A police prosecutor has told a murder committal hearing there is “sufficient evidence” to send a man accused of throwing his girlfriend from a Gold Coast high-rise to trial, eight years after her death.
- Jayden Moorea is accused of throwing Gold Coast cheerleader Breeana Robinson off a high-rise building balcony
- Nine cheerleaders have given evidence, with one saying Ms Robinson seemed “out of sorts” the night she died
- Mr Moorea’s ex-girlfriends are expected to give evidence this week
Jayden Moorea, 47, has been charged with the murder of Gold Coast Titans cheerleader Breeana Robinson, who fell from the 11th floor of a Southport apartment tower in 2013.
Her death was initially dismissed as a suicide before police investigations were reopened in 2017.
Mr Moorea is facing a two-week committal hearing in the Southport Magistrates Court.
The court heard on Friday that a biomechanical report prepared by Dr Zacharia Couper, considered key evidence, would need to be reassessed based on new information.
Police prosecutor Gavin Reece told the court today he would not pursue a new report, but believed there was still sufficient evidence to commit Mr Moorea to trial.
“It is my view that the committal proceeding can continue on as it is,” he said.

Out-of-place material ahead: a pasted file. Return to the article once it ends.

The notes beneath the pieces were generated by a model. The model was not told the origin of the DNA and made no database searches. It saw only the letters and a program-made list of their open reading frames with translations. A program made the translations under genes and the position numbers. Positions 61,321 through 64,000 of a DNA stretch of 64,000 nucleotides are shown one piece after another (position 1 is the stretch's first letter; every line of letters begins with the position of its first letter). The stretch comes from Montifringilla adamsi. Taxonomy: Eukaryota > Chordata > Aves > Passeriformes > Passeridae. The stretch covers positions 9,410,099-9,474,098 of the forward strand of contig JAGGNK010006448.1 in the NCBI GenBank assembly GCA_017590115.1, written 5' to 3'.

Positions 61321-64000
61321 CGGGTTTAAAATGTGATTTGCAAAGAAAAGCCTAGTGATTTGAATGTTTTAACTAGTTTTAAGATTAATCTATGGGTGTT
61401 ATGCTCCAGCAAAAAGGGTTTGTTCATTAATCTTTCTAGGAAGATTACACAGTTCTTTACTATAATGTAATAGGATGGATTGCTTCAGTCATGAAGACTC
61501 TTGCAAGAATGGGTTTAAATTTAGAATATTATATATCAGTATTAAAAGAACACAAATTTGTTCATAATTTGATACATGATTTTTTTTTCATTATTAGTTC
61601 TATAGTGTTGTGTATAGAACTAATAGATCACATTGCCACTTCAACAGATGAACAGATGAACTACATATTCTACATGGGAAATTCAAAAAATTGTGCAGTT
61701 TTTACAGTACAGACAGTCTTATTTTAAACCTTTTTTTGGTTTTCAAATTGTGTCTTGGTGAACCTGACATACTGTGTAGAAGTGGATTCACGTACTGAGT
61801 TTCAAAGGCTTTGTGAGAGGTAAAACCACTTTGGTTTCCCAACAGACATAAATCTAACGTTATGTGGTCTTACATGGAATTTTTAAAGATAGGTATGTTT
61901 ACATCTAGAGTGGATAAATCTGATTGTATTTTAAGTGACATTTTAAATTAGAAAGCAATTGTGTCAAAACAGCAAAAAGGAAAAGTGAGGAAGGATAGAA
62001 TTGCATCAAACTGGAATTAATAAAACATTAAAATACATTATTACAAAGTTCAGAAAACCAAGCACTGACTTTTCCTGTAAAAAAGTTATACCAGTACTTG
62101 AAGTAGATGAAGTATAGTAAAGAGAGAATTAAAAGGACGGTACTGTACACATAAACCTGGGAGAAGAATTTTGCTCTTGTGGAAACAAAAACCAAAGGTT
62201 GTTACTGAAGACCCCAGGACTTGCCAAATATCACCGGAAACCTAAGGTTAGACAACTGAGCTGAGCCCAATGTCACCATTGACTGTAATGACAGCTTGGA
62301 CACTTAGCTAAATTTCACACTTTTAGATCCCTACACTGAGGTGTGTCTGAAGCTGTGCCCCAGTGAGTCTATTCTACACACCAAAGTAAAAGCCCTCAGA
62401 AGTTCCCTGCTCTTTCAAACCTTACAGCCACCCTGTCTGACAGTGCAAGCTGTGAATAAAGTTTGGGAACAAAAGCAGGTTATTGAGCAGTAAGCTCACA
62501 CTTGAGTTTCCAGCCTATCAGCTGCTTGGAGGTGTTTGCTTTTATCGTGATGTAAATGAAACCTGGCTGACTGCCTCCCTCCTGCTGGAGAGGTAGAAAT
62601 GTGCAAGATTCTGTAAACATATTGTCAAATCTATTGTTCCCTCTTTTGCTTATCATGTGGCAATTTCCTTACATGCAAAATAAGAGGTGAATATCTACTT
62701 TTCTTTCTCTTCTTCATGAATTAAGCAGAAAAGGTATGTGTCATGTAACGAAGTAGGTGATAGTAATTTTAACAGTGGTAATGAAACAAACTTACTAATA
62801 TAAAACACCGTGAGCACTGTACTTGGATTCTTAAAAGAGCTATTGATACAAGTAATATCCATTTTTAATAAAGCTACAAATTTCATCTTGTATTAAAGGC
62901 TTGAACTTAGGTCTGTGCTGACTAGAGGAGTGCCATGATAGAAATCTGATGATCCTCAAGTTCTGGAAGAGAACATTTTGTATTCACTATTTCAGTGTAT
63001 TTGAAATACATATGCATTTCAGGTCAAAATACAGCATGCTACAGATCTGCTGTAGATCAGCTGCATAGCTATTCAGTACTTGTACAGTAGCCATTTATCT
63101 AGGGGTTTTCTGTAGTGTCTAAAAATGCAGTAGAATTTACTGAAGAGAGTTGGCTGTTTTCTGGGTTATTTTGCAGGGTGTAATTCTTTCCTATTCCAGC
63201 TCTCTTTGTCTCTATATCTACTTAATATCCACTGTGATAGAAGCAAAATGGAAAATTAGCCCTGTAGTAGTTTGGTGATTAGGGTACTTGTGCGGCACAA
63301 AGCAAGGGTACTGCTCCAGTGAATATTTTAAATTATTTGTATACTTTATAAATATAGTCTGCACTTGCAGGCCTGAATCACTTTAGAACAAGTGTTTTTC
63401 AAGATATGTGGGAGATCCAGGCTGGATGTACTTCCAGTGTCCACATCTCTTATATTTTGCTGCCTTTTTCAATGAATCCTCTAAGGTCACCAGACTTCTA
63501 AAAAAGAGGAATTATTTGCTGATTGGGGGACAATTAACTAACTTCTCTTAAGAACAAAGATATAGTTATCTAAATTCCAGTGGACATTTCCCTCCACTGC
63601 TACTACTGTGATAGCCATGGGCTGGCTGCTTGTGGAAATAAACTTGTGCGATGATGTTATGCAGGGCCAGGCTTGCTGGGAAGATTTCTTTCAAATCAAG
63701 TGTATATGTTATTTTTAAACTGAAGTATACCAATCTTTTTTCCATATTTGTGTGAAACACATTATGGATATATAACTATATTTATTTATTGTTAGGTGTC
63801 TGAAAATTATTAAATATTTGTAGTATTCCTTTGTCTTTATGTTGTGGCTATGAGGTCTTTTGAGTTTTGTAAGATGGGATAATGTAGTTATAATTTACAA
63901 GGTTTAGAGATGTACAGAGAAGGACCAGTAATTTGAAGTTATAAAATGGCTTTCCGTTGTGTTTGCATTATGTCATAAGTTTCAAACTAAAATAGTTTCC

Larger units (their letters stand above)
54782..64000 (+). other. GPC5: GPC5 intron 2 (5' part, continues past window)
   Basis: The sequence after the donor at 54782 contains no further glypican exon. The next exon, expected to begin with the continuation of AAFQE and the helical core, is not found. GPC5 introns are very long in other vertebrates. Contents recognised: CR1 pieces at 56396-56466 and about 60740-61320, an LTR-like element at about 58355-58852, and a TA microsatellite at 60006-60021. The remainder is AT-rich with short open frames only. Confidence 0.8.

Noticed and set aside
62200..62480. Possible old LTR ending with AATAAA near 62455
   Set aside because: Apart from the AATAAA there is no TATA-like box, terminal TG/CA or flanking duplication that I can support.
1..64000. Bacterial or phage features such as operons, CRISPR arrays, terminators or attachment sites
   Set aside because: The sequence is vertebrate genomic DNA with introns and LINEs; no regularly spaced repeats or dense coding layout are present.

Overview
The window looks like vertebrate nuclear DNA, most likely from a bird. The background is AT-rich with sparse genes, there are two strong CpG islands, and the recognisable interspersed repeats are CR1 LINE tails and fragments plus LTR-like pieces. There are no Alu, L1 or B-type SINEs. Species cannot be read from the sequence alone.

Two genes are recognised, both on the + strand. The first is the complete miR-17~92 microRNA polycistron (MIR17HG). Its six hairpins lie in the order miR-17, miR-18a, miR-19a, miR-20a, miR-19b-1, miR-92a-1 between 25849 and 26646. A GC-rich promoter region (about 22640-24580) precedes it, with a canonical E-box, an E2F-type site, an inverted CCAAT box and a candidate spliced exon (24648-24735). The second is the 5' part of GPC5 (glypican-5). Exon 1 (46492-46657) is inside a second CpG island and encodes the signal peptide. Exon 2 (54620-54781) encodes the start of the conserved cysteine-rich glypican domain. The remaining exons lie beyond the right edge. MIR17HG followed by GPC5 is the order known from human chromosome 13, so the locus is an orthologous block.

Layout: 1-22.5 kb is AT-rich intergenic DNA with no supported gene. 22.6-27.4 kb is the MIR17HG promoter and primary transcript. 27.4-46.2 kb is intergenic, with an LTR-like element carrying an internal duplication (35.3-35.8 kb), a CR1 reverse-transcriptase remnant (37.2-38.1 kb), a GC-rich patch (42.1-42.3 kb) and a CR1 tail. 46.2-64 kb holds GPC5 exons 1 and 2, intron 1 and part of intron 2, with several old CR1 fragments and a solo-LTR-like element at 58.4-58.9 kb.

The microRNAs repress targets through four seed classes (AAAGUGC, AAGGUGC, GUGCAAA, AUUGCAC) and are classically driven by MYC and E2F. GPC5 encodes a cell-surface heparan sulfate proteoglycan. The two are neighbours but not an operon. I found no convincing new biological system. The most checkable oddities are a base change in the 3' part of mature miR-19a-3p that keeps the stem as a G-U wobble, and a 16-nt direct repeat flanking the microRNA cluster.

“At this stage we will not be seeking a secondary report from Dr Couper.
Cheerleaders give evidence
Nine of Ms Robinson’s former Titans cheerleading teammates also appeared in court today, including Abbey Lannoy, who said she noticed a change in Ms Robinson on the night of her death.
“I turned around and saw her and she seemed a little different,” she said.
“We’d just done a really hard warm-up, though.”
In her witness statement, Ms Lannoy said she regretted not asking Ms Robinson what was wrong.
“I recall thinking to myself when I was driving home from training that night that I should have asked Bree what was wrong.”
Other teammates said they had never spent time with Ms Robinson outside of Titans cheerleading events or training.
When questioned by defence barrister Angus Edwards if Ms Robinson was a quiet person who kept to herself, another teammate, Megan Grant, said she was not.
“She was pretty headstrong,” she said.
“Outspoken, but not loud. She was very sure of herself.”
Mr Edwards said the defence would consider submitting a non-publication order on Wednesday morning.
“The best way to ensure a fair trial would be for there to be an order for non-publication of any evidence relating to my client’s relationships or interactions with any women other than the deceased,” he said.
The hearing is expected to run until Friday, with further witnesses, including Mr Moorea’s ex-girlfriends, set to give evidence.